Planning a trip to Florence? Here’s my guide to visiting the Basilica of San Miniato al Monte, Florence’s crowning glory. The ancient church is a unique and harmonious blend of medieval architectural styles, pre-dating Florence’s Renaissance treasures. San Miniato is a hidden gem in Florence, perfect for history buffs, and one of the best free things to do in the city.
When people visiting Florence want a panoramic view, they usually head to Piazzale Michelangelo, Florence’s famous lookout square. To be sure, Piazzale Michelangelo is nice, with a replica of Michelangelo’s David sculpture. But it’s also filled with bus loads of tourists and vendors hawking trinkets.
For a far superior experience, don’t stop walking. Head 5-10 minutes further uphill to San Miniato al Monte. It’s worth the arduous climb, I promise. San Miniato is an oasis of calm away from the hurly burly of Florence with amazing Gothic art and unsurpassed views. The perspective over the city is absolutely extraordinary.
History of San Miniato al Monte: the Tale of Minias of Florence
Building began in 1018, when San Miniato was officially consecrated. With Florence’s Baptistry, San Miniato is one of the two oldest structures in Florence. In 2019, San Miniato celebrated its 1000 year old birthday. It houses an eclectic mix of art and has a distinctly mysterious atmosphere.
The church takes its name from Saint Minias. Who was this guy? Saint Minias was an Armenian prince who was making a pilgrimage to Rome in the 3rd century. He decided instead to settle in Florence and live as a Christian hermit. When the Roman Emperor found out that Minias refused to bow down to pagan gods, Minias was tortured.
Minias survived the torture only to lose his head, becoming Florence’s first Christian martyr. Legend holds that Minias picked up his disembodied head and flew over the Arno to the church site, just like Saint Denis did in Paris. San Miniato is now dedicated to the saintly saint.
The relics of Minias are often said to be buried in the church crypt. But that’s inaccurate. The bones were sold off to raise money for the church. So I’m not sure what’s in the crypt besides chicken bones.
To the right of the church is an adjoining monastery, which has passed from the Benedictines, to the Cluniacs, and finally to the Olivetans. The Olivetans still run it, clad in their simple white robes.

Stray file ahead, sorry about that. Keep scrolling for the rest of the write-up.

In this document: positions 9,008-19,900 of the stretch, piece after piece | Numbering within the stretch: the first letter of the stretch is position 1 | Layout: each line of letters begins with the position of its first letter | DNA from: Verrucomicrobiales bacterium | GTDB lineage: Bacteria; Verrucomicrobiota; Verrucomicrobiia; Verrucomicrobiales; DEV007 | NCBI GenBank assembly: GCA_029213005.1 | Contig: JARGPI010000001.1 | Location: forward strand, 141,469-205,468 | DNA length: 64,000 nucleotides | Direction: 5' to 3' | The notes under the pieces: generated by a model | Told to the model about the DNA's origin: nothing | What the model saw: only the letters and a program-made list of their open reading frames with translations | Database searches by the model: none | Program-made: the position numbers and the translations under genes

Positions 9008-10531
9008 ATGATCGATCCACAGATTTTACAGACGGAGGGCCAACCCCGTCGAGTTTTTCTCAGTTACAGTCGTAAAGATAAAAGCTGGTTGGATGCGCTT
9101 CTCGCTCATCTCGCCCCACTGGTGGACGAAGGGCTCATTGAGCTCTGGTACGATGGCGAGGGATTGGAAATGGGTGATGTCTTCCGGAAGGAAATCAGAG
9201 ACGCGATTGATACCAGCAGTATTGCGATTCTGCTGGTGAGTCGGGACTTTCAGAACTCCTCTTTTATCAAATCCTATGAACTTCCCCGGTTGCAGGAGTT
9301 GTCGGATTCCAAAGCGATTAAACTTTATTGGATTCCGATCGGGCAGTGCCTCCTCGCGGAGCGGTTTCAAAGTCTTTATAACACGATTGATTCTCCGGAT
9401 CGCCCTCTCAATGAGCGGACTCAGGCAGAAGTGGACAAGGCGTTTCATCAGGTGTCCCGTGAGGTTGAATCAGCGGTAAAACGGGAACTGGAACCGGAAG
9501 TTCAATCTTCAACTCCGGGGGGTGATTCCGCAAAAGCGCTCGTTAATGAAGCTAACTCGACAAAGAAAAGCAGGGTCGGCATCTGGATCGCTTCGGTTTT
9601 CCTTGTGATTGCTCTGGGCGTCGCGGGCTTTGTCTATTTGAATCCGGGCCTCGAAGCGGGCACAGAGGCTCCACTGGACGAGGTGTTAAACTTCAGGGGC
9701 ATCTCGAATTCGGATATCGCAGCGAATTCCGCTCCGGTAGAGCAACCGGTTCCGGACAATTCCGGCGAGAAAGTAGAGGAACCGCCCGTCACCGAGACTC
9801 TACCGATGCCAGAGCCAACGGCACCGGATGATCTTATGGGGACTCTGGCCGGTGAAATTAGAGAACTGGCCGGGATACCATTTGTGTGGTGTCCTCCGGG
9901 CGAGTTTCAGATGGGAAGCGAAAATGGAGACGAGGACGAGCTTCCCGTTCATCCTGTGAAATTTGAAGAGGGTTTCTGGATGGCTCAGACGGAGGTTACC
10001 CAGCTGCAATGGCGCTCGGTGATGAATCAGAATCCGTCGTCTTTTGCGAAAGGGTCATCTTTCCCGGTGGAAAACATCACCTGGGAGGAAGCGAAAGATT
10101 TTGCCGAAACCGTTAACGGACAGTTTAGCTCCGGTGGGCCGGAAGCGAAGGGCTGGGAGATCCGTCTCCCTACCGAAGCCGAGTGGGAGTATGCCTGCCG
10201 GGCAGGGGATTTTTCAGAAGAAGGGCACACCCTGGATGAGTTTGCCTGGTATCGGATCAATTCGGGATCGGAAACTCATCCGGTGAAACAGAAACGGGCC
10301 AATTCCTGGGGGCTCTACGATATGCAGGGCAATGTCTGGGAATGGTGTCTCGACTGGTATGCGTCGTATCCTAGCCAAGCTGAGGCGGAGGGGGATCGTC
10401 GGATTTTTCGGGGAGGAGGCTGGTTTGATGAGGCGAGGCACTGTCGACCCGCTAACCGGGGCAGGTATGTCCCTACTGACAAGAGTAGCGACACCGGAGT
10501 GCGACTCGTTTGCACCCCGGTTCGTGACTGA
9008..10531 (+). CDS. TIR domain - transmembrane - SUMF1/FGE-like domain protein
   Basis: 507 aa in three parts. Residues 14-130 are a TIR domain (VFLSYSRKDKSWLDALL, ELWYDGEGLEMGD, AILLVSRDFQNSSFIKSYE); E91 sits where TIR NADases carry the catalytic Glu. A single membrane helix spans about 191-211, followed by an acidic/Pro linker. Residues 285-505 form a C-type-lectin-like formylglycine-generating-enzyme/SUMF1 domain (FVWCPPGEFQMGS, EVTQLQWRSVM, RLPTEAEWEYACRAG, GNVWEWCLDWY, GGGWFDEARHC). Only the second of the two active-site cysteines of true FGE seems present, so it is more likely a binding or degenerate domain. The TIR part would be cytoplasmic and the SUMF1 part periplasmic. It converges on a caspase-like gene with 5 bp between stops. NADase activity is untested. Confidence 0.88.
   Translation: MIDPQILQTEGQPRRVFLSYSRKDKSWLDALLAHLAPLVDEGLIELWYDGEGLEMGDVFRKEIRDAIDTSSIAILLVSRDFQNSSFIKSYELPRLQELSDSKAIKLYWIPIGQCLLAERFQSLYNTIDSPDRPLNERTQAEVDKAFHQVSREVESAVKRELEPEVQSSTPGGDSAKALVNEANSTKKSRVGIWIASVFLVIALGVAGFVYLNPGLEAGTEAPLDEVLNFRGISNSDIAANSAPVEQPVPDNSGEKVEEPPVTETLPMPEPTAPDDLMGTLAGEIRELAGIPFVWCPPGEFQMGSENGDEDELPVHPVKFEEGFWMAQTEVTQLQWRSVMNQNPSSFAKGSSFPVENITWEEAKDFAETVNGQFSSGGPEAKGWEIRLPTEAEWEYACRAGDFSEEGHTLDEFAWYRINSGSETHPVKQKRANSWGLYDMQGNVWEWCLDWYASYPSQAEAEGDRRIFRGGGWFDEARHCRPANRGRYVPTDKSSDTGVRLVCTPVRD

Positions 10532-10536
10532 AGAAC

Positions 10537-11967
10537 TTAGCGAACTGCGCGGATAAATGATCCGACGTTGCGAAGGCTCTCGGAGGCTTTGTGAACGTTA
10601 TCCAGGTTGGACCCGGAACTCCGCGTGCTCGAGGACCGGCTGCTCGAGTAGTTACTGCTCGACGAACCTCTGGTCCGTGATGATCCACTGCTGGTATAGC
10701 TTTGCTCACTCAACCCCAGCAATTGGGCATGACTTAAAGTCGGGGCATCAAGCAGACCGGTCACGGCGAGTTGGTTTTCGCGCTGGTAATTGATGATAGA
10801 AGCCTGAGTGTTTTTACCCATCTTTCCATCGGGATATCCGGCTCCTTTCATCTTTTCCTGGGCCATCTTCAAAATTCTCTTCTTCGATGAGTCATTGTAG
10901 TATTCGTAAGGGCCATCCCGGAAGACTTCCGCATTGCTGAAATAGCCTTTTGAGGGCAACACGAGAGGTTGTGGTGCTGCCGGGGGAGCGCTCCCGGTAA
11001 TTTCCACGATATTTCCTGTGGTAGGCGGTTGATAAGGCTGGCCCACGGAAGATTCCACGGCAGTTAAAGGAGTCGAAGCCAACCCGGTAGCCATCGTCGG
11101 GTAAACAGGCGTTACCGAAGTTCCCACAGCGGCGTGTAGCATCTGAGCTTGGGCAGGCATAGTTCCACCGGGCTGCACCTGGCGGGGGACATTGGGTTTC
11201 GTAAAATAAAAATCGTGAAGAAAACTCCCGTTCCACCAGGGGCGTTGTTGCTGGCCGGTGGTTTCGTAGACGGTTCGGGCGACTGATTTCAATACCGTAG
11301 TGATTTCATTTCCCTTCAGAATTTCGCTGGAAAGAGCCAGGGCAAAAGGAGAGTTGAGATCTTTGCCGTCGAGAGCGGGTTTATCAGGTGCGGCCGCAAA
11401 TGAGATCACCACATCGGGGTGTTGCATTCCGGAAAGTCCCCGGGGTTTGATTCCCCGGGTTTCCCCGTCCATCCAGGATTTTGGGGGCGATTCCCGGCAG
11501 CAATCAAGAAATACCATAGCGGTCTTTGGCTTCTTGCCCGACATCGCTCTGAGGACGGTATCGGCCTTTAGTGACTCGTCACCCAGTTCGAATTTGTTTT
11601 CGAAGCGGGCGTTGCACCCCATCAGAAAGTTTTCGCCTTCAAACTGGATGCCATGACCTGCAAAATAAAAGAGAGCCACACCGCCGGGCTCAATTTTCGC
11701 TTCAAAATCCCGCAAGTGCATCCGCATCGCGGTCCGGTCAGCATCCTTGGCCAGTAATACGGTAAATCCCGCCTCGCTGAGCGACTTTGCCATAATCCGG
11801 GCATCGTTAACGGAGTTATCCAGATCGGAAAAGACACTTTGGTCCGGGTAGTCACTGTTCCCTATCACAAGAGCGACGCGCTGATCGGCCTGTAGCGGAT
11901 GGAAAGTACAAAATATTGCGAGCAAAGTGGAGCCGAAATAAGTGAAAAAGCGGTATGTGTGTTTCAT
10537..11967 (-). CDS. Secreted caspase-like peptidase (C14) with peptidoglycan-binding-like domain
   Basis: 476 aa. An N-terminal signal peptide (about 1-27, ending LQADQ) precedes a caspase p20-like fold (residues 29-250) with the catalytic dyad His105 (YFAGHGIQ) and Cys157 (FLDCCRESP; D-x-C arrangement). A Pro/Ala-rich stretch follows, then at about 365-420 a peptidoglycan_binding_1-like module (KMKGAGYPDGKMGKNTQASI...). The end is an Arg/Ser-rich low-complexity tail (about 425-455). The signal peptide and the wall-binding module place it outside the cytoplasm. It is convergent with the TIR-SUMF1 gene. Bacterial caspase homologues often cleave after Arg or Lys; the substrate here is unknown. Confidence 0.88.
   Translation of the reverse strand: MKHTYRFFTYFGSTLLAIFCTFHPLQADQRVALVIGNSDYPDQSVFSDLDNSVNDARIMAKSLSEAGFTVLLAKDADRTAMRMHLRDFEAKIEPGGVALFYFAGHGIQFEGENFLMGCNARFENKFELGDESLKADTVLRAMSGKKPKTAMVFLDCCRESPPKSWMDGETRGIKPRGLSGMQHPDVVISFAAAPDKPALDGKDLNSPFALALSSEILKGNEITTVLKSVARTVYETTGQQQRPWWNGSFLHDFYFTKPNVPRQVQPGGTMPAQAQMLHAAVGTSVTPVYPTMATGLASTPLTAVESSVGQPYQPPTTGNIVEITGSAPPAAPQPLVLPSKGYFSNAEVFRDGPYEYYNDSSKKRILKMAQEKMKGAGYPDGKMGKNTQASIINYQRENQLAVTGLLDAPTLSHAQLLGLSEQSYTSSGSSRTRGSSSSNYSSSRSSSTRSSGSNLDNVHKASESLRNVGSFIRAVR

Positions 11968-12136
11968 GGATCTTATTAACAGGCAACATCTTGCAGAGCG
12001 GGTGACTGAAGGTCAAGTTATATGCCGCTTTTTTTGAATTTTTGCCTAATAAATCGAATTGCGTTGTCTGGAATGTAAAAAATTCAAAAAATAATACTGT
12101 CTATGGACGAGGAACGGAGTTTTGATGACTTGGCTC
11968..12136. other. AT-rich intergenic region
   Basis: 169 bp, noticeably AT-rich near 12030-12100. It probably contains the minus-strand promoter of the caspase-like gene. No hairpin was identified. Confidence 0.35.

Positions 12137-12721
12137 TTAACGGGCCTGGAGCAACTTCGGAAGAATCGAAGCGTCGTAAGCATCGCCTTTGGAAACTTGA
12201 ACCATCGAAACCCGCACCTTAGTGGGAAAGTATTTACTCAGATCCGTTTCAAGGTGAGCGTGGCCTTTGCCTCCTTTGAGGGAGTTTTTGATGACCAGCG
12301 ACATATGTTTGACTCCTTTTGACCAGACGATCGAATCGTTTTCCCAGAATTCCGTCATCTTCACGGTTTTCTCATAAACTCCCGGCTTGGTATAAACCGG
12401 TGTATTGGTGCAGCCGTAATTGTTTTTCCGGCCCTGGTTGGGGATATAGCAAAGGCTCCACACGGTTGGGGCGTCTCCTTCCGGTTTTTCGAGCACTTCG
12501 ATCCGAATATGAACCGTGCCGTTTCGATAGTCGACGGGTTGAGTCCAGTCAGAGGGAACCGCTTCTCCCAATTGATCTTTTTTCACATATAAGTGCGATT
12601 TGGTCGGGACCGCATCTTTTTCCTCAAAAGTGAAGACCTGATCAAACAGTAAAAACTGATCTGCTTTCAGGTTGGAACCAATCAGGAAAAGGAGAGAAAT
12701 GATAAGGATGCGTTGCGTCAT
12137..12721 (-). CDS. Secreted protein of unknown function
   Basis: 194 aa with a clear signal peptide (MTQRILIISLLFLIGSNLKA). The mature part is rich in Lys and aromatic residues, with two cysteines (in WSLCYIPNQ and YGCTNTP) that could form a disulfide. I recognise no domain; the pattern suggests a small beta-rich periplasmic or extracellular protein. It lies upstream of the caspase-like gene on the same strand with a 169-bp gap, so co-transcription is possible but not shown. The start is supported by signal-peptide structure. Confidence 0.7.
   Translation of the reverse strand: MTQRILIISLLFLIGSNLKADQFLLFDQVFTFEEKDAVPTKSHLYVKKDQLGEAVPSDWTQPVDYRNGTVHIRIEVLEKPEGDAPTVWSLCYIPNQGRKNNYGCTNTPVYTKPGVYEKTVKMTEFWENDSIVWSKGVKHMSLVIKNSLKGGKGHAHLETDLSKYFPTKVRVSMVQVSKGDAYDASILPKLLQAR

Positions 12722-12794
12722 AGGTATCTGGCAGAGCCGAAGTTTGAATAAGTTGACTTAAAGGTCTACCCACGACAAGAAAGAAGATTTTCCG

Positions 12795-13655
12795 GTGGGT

In 1530, Michelangelo turned the church’s collapsed bell tower into a defensive wall to protect the complex during the Siege of Florence. In 1553, Cosimo I de Medici turned it into a real fortress. Now the fortified ramparts enclose a beautiful monumental cemetery.
Highlights and What to See at San Miniato al Monte
The approach to San Miniato is dramatic. Seated at the top of a long series of steps (a 19th century addition), San Miniato is one of Tuscany’s most beautiful churches. Here’s a run down of what you should see and admire.
1. San Miniato Marble Facade
San Miniato has Florence’s emblematic geometric white and green marble facade. The gorgeous facade gives you a preview of what you’ll see inside. You’ll see a tall central section, which faces the nave. The two wings of the facade represent the two side aisles of the interior.
There’s a series of five blind arches. They house a central turquoise door in the middle arch and two flanking doors. The central door has a marble inscription proclaiming “This is the Gate of Heaven.”
On the upper portion of the facade, the tympanum, is a single window. Above that is a Byzantine-style mosaic of Saint Minias, Christ, and Mary. The mosaic represents heaven.
At the apex is a gilded eagle, the symbol of Florence’s merchant guild. The guild donated money to build San Miniato.
2. San Miniato Interior
When you walk through the turquoise doors, you’ll find a rather dark interior. It’s a bit difficult to see inside the church. Let your eyes adjust.
You’re greeted by a spectacular interior. Every inch of the church is covered with inlaid marble, mosaics, gold leaf, and depictions of mythical creatures. There’s an unusual raised choir above a large crypt. A spectacular mosaic decorates the half dome in the apse.
The church’s roof is trussed with painted wooden beams. The marble floor is decorated with a zodiac wheel. This seems like a curious site in a Christian building. But it just shows the influence of Eastern culture at that time.
The polished stone columns appear to be made of marble. But they’re not. They’re made of scagliola — marble dust mixed with plaster. It’s used to cover a less expensive type of masonry. Because it’s so dark in San Miniato, the illusion is pulled off rather well.
Above the columns, colorful stone inlay brightens the surface. Many of the Corinthian capitals are Roman spolia, or spoils, noticeable because they are much narrower than the columns they crown.
On the walls, you’ll a series of 13th and 14th century frescos. There’s even an unfinished “cartoon,” which is a preparatory drawing for a fresco.
3. The Crypt
The arches lead you down underground to the crypt, the realm of the dead. If you descend into the crypt area, perhaps the church’s main highlight, you’ll find a mystical ancient space.
The crypt has forest-like columns holding up the vaults. You’ll find ancient Roman pieces and fragments of ancient frescos.
Designed by Agnolo Gaddi, the altar is reminiscent of the altar in Florence’s Baptistery because it’s a reliquary altar. You’ll see a stone container (a reliquary). One would imagine that it contains the bones of Saint Minias. But as I said mentioned above, they were sold off long ago.
The altar is oriented toward a beautiful apse space with alabaster screen windows. The alabaster is translucent but not transparent, creating a mystical atmosphere. The panels on the altar were begun by Taddeo Gaddi and finished after his death. Saint Minias is presented in colorful Eastern attire.
4. The Presbytery and Apse Mosaic